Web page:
Magazine article Information Today

New Digital Learning Devices and a Publishing War Lead the News

Magazine article Information Today

New Digital Learning Devices and a Publishing War Lead the News

Article excerpt

The college textbook business is clearly in a transition stage with publishers trying new business models and delivery methods, while users are moving to new ways to access content and learn. A lively print textbook rental business has emerged with companies such as Chegg, Book-Renter, Campus Book Rentals, and Barnes & Noble College Booksellers, LLC getting into the scene.

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But the more interesting developments are happening in the digital learning space. In my October 2009 column, I covered some of the companies providing etextbooks, such as Course-Smart (sells econtent from leading textbook publishers), Flat World Knowledge (available free online), and CengageBrain (buy or rent; e-chapters available).

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Elsevier recently announced the launch of Pageburst, an interactive digital learning platform for Elsevier health science education content. The company reports that Pageburst surpasses existing ebook platforms because it is designed for the way students learn, with integrated multimedia, text-to-speech, social networking tools, and an integrated instructor grade book. It also offers perpetual access to the content and the ability to update the information.

According to Outsell analyst David Bousfield, "[T]he course-customising tools, though at this stage rudimentary, take Pageburst functionality in the direction of e-learning platform providers such as Moodle, Blackboard, and eCollege (Pearson). Pageburst is an interesting cocktail of content and technology and undoubtedly signals a major step forward in the STM e-learning market."

DynamicBooks, a new subsidiary of Macmillan, announced a digital publishing platform that lets any professor make a customized version of one of the company's existing electronic textbooks. Once instructors "publish" their custom books, their students can choose to purchase a fully featured digital text or a printed version of the new book. Instructor-edited content will be high-lighted as changed from the original text and attributed to the instructor who made the change. All original content and original multimedia additions will be copyrighted by the instructor (who can make some money from students' purchases).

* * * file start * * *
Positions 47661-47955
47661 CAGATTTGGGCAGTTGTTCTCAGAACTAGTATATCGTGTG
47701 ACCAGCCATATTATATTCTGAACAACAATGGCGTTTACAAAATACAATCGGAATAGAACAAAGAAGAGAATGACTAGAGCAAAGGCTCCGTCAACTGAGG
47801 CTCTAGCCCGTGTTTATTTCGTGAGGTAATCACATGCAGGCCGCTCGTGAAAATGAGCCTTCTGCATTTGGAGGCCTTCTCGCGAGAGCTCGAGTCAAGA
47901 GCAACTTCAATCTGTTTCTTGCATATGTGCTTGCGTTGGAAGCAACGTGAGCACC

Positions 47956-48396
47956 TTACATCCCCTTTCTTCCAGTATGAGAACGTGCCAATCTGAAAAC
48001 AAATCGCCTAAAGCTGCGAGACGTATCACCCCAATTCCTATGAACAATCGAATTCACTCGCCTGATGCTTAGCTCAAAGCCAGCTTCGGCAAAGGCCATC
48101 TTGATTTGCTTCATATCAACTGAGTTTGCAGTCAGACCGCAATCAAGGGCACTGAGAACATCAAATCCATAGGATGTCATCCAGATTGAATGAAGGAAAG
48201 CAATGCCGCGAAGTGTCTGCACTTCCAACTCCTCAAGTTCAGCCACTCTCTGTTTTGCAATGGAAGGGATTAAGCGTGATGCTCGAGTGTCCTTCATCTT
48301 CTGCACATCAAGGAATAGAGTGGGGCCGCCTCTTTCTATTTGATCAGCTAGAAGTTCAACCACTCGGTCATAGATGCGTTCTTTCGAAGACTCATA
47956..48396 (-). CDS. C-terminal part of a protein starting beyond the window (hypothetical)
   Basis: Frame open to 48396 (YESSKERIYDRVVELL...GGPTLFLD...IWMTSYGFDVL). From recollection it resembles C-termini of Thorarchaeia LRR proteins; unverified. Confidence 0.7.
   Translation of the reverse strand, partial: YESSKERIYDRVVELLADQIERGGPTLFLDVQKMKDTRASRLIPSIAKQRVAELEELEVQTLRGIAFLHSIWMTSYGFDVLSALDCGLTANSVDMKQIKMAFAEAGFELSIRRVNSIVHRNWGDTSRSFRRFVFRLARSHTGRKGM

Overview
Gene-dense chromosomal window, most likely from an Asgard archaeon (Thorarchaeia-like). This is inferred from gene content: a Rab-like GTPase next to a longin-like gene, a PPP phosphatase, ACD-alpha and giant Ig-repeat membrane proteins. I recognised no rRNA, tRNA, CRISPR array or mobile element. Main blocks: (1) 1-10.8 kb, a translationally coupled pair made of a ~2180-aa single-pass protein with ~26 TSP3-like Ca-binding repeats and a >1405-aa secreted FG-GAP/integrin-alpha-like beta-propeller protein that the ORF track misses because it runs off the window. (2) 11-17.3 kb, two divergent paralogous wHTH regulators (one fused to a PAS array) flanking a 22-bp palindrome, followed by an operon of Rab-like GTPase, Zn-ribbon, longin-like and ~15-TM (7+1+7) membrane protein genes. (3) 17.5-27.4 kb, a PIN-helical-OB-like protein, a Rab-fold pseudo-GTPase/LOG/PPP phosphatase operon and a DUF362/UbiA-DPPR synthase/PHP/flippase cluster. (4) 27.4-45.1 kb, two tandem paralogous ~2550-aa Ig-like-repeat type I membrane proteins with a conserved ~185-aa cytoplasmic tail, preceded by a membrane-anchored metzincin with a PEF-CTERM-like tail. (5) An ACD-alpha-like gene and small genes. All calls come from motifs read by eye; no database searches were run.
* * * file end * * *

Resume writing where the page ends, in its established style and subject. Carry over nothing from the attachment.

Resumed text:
DynamicBooks was created with Ingram Content Group, Inc. and uses Ingram's VitalSource Bookshelf platform and Lightning Source print-on-demand capability. DynamicBooks will be available for purchase at the DynamicBooks website and college bookstores Aug. 1.

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Macmillan isn't alone in testing enhanced textbooks. Last year, McGraw-Hill announced its own format for enhanced etextbooks called McGraw-Hill Connect. John Wiley & Sons has a similar line of ebooks called WileyPLUS.

Finally, John Ott and Eric Freese of Aptara Corp., "O Brave New eBook," (http:// digitalbookworld.com/2010/ o-brave-new-ebook) wrote a post about a glimpse into the potential of ebooks in education. It describes a day in the life of a student using a tablet device and how ebooks provide engaging, interactive content. Some have predicted that the iPad may be the textbook of the future. Until Apple releases more details about the capabilities of the iBook and iBookstore, it's hard to know what the possible applications might be. But in the meantime, Aptara is exploring the possibilities. See its concept for "The Learning Device of the (Near) Future." Aptara specializes in digital publishing solutions, data conversion, and ebook production.

Publishing Trade War

Books from Macmillan vanished from Amazon.com for a time because of a disagreement over pricing. Macmillan and other publishers wanted Amazon to raise ebook prices from the standard $9.99 to about $15. Macmillan is one of the publishers signed to offer books through Apple's new store. Then Amazon relented and said it would allow Macmillan to set higher prices. [See the article in March 2010 IT on page 17. …

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